Cash crunch clos­ing WHO clin­ics in Su­dan war zones

Kuwait Times - - HEALTH & SCIENCE -

KHARTOUM: Dozens of health fa­cil­i­ties sup­ported by the World Health Or­ga­ni­za­tion in strife-torn ar­eas of Su­dan risk clo­sure due to a lack of funds, ex­pos­ing one mil­lion peo­ple to likely epi­demics. Eleven clin­ics have al­ready been shut in Dar­fur, Blue Nile and South Kord­o­fan where years of fight­ing be­tween gov­ern­ment troops and black African rebels has forced tens of thou­sands of peo­ple to flee their homes.

As an acute cash crunch wors­ens and with the world’s eyes fo­cused on other con­flicts such as Syria, an­other 49 fa­cil­i­ties in these re­gions are also at risk, the WHO head in Su­dan, Naeema al-Gasseer, told AFP. “We don’t have enough funds to con­tinue sup­port­ing clin­ics in re­mote ar­eas that pro­vide peo­ple with health ser­vices,” Gasseer said. “About 11 clin­ics have al­ready been closed and an­other 49 are fac­ing clo­sure. “We are talk­ing about a mil­lion peo­ple who can be af­fected.”

The clo­sures could im­pact im­mu­niza­tion ser­vices, while some 323,000 women of child-bear­ing age and chil­dren un­der five will lack ac­cess to health care, she said. “A height­ened risk of epi­demics is likely... with peo­ple hav­ing to travel long dis­tances to ac­cess avail­able health care ser­vices,” Gasseer said. WHO, a United Na­tions agency, needs about $7 mil­lion to op­er­ate these clin­ics over the next year, but is hav­ing trou­ble sourc­ing the funds.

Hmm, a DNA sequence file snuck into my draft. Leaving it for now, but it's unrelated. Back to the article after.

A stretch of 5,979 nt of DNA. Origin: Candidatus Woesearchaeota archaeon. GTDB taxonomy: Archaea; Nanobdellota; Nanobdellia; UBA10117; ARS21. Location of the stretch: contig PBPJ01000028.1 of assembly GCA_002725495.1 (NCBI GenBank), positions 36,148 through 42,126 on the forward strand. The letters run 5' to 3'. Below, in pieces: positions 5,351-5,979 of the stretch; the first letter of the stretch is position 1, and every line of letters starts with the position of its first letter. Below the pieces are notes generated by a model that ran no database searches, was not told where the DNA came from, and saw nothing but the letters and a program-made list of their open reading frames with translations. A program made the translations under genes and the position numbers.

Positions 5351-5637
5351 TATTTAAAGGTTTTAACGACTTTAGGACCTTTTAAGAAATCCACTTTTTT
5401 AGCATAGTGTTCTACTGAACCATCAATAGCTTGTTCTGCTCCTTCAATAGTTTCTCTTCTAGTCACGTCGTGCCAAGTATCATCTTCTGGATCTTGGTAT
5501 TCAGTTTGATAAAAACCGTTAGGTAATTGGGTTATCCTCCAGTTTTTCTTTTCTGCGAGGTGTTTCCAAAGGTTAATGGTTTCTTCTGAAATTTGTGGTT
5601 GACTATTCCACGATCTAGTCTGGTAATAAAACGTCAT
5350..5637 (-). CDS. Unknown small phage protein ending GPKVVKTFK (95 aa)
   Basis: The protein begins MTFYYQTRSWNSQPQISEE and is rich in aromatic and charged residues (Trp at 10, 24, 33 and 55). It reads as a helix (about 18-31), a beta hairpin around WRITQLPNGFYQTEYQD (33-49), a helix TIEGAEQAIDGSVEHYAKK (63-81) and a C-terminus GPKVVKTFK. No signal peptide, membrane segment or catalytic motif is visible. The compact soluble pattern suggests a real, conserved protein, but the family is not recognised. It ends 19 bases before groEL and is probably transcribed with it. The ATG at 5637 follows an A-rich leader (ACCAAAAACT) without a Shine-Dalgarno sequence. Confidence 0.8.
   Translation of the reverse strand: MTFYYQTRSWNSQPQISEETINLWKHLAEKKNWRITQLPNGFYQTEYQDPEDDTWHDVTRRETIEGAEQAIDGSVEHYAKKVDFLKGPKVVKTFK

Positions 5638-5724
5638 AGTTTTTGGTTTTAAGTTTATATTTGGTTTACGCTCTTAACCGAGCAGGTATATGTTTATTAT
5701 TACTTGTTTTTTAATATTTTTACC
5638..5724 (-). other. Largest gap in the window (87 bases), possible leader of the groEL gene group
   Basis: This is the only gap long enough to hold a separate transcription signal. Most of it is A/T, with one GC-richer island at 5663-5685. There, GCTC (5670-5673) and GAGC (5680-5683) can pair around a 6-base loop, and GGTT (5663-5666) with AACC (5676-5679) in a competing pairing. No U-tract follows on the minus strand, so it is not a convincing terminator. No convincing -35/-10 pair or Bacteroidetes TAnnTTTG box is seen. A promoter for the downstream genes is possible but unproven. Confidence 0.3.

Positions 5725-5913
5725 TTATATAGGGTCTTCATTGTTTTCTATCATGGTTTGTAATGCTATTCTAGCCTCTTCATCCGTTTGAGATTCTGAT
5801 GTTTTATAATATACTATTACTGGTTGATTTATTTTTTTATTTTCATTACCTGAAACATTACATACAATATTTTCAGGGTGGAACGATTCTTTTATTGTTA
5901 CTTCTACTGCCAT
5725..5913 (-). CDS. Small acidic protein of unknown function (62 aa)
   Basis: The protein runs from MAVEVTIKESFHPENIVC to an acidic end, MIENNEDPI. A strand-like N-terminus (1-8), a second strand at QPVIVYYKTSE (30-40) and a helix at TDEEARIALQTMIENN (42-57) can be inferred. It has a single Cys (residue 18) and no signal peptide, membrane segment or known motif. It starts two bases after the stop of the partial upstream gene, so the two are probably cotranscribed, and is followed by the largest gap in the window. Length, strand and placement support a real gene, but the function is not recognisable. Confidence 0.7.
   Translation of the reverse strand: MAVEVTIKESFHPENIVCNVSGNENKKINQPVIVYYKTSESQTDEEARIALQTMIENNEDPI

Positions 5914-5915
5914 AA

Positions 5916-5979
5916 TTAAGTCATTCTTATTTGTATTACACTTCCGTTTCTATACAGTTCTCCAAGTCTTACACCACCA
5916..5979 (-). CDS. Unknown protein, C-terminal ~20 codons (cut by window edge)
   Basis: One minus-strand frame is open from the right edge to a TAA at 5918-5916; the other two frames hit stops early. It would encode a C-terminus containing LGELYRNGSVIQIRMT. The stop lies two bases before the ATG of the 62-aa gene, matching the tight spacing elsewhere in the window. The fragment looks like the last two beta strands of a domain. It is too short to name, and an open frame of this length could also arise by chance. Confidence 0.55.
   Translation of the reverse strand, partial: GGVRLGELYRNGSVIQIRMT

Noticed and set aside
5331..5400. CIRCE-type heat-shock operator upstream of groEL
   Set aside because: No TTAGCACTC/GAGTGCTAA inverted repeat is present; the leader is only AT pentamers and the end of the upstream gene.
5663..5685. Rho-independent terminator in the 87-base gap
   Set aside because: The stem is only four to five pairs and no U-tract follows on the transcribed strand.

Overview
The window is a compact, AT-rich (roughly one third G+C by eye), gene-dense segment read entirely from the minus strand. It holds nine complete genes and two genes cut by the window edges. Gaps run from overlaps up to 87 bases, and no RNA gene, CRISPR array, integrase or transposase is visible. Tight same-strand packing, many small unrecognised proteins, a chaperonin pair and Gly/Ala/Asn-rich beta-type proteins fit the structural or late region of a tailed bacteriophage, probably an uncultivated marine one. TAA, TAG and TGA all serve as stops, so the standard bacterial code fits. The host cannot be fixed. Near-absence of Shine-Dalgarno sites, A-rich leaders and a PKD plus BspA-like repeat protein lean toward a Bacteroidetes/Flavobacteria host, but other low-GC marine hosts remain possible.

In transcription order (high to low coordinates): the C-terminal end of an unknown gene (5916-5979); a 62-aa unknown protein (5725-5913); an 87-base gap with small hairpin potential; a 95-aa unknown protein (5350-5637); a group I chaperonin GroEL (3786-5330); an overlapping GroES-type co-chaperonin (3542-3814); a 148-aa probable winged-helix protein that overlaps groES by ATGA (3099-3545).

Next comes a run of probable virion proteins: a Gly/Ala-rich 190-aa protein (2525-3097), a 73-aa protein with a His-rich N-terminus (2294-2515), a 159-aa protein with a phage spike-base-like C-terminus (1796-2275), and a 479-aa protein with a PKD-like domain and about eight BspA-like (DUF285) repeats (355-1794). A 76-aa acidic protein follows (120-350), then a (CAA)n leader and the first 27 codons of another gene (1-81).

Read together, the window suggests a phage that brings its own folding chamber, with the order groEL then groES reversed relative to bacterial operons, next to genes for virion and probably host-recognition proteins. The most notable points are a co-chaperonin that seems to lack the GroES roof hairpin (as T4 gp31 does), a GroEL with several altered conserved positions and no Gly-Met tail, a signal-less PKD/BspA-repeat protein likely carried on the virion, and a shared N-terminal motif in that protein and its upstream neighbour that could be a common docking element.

More than half of these fa­cil­i­ties are in Dar­fur, a vast re­gion the size of France where heavy fight­ing erupted in 2003. Vi­o­lence broke out when eth­nic mi­nor­ity rebels rose up against Pres­i­dent Omar AlBashir, ac­cus­ing his Arab-dom­i­nated gov­ern­ment of marginal­iz­ing the re­gion. Sim­i­lar fight­ing has also plagued Blue Nile and South Kord­o­fan, with tens of thou­sands of peo­ple killed or dis­placed in these three ar­eas in more than a decade.

‘For­got­ten emer­gency’

Fund­ing for Su­dan’s health­care sec­tor has fallen in the past two or three years. The cash crunch faced by WHO and other NGOs is so se­vere that many clin­ics have no money even to buy medicines or to pay staff wages. “Su­dan is like a for­got­ten emer­gency,” said Adil al-Mahi from Save the Chil­dren Swe­den, which op­er­ates health fa­cil­i­ties for chil­dren in the con­flict zones. “We don’t have funds... to main­tain the equip­ment or for food for mal­nour­ished chil­dren.”

Save the Chil­dren Swe­den is phas­ing out health and nu­tri­tion ser­vices in 20 cen­ters in South Kord­o­fan, af­fect­ing about 200,000 peo­ple who it has sup­ported. UN of­fi­cials in­sist Su­dan still re­mains a pri­or­ity for global donors. The United Na­tions had launched a global ap­peal to raise rais­ing $952 mil­lion to fund hu­man­i­tar­ian needs in Su­dan in 2016. About 55 per­cent of that has been raised, which UN of­fi­cials say is sig­nif­i­cant con­sid­er­ing that donors had to meet other mas­sive aid needs in Syria, Iraq, Ye­men and Afghanistan. “In­ter­na­tional donors have stayed the course over the last five years,” said Sa­man­tha New­port, spokes­woman for the United Na­tions Of­fice for the Co­or­di­na­tion of Hu­man­i­tar­ian Af­fairs, or OCHA.


KHARTOUM: World Health Or­ga­ni­za­tion (WHO) rep­re­sen­ta­tive in Su­dan Naeema AlGasseer gives an in­ter­view on Dec 5, 2016.

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